MOD: Thanks for the comments, we’re moving on now.

There’s been some blog chatter about my having endorsed Scott Hahn’s Covenant and Commu nion: The Biblical Theology of Pope Benedict XVI.  Since one blogger I read mistook my endorsement of a study of Benedict’s theology for an endorsement of his theology, I thought it would be worthwhile to draw that distinction in black and white.

Here’s my endorsement:

Even when one disagrees with some of his conclusions, Benedict’s insights, as well as his engagement with critical scholarship, offer a wealth of reflection.  In this remarkable book, Hahn has drawn out the central themes of Benedict’s teaching in a highly readable summary.  An eminently useful guide for introducing the thought of an important theologian of our time.

I’m not sure what part of this aroused this blogger’s ire.  I disavowed agreement with some of the pope’s conclusions (I agree with him on the Trinity and other important doctrines, but disagree strongly with other important doctrines).  I admired “his engagement with critical scholarship” (he often offers trenchant arguments against higher criticism).  I endorsed Hahn’s book because it is “a highly readable summary” and “an eminently useful guide for introducing the thought of an important theologian of our time.”  Despite my strong disagreements with his views on a variety of issues, he is certainly “an important theologian of our time.”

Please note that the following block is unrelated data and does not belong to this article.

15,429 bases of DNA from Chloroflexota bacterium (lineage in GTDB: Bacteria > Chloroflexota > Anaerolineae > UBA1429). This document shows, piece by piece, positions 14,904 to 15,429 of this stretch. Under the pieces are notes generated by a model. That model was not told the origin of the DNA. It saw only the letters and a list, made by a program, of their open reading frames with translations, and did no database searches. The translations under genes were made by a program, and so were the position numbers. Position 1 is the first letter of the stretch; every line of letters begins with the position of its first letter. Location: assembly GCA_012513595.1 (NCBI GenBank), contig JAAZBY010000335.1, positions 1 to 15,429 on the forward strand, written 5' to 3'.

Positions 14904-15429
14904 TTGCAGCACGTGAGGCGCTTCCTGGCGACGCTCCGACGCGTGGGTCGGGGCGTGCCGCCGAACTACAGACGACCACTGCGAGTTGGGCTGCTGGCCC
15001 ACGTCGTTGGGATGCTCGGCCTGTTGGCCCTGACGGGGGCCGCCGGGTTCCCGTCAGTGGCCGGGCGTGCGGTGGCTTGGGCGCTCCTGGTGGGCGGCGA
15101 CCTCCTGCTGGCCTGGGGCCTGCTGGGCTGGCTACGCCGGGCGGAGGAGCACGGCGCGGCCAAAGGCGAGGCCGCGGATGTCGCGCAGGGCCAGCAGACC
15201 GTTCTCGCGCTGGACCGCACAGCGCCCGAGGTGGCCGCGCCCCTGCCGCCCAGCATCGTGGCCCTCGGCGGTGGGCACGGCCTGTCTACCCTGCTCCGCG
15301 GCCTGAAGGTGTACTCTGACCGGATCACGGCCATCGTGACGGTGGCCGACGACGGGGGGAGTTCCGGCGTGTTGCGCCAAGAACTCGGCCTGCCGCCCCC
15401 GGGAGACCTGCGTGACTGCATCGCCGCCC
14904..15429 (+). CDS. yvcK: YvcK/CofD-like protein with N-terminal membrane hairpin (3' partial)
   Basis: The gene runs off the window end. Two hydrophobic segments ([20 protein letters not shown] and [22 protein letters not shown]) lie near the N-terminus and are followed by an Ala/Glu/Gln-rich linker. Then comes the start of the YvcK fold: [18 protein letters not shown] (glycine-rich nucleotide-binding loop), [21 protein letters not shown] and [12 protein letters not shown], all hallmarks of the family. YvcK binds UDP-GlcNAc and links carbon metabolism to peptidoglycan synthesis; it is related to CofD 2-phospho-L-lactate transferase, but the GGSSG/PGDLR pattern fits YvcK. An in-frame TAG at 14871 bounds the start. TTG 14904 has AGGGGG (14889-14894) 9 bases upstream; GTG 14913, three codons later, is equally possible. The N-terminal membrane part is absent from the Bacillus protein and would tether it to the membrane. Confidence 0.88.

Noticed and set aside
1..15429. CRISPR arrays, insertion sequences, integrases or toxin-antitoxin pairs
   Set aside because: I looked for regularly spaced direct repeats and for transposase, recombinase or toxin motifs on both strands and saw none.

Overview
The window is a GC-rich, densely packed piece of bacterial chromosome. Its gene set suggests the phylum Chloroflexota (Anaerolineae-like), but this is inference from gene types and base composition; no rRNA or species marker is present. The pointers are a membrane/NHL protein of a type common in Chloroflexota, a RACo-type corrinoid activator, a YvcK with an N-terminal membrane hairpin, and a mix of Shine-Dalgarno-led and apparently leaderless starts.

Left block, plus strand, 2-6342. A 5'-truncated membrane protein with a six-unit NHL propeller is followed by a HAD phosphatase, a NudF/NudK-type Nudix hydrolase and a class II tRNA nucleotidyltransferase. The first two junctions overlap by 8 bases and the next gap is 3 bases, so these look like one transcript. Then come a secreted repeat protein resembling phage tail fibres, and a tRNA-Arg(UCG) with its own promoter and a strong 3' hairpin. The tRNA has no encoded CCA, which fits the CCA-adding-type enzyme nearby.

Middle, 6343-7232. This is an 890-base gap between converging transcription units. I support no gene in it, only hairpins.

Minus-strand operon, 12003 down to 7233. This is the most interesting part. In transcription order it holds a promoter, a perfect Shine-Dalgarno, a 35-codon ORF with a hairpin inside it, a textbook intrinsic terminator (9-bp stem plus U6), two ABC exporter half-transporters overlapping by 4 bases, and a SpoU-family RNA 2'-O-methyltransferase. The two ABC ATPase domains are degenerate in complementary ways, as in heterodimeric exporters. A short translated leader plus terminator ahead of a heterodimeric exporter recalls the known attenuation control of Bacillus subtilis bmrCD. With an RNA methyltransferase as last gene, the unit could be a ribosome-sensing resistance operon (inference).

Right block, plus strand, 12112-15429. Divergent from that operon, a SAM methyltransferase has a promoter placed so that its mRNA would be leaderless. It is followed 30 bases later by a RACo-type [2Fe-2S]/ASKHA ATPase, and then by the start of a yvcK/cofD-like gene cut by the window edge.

In case anyone cares, I am just as committed to Reformed convictions as I was when I was critical of “Evangelicals and Catholics Together” in 1995, endorsed James White’s fine book The Roman Catholic Controversy in 1996, wrote “What Still Keeps Us Apart” (1998), and repeated my objections in a very recent blog post on the latest ECT statement.   In two recent books—Covenant & Salvation: Union with Christ and People & Place: A Covenant Ecclesiology, I interact at length with Benedict, defending at every point traditional Reformed teaching.

This pope is a remarkably good conversation partner because he still defends traditional Roman Catholicism (which one expects of the pope) while recognizing the strength of Protestant views (which one hardly ever expects of a pope). He is deeply conversant in biblical studies and theology.  Recognizing the strength of a thoughtful and engaging opponent is, I think, a valuable exercise for developing good arguments against real positions rather than extending caricatures.  I’ve even used some Benedict quotes in debates with Roman Catholics, though I’m sure that he would not agree with my conclusions.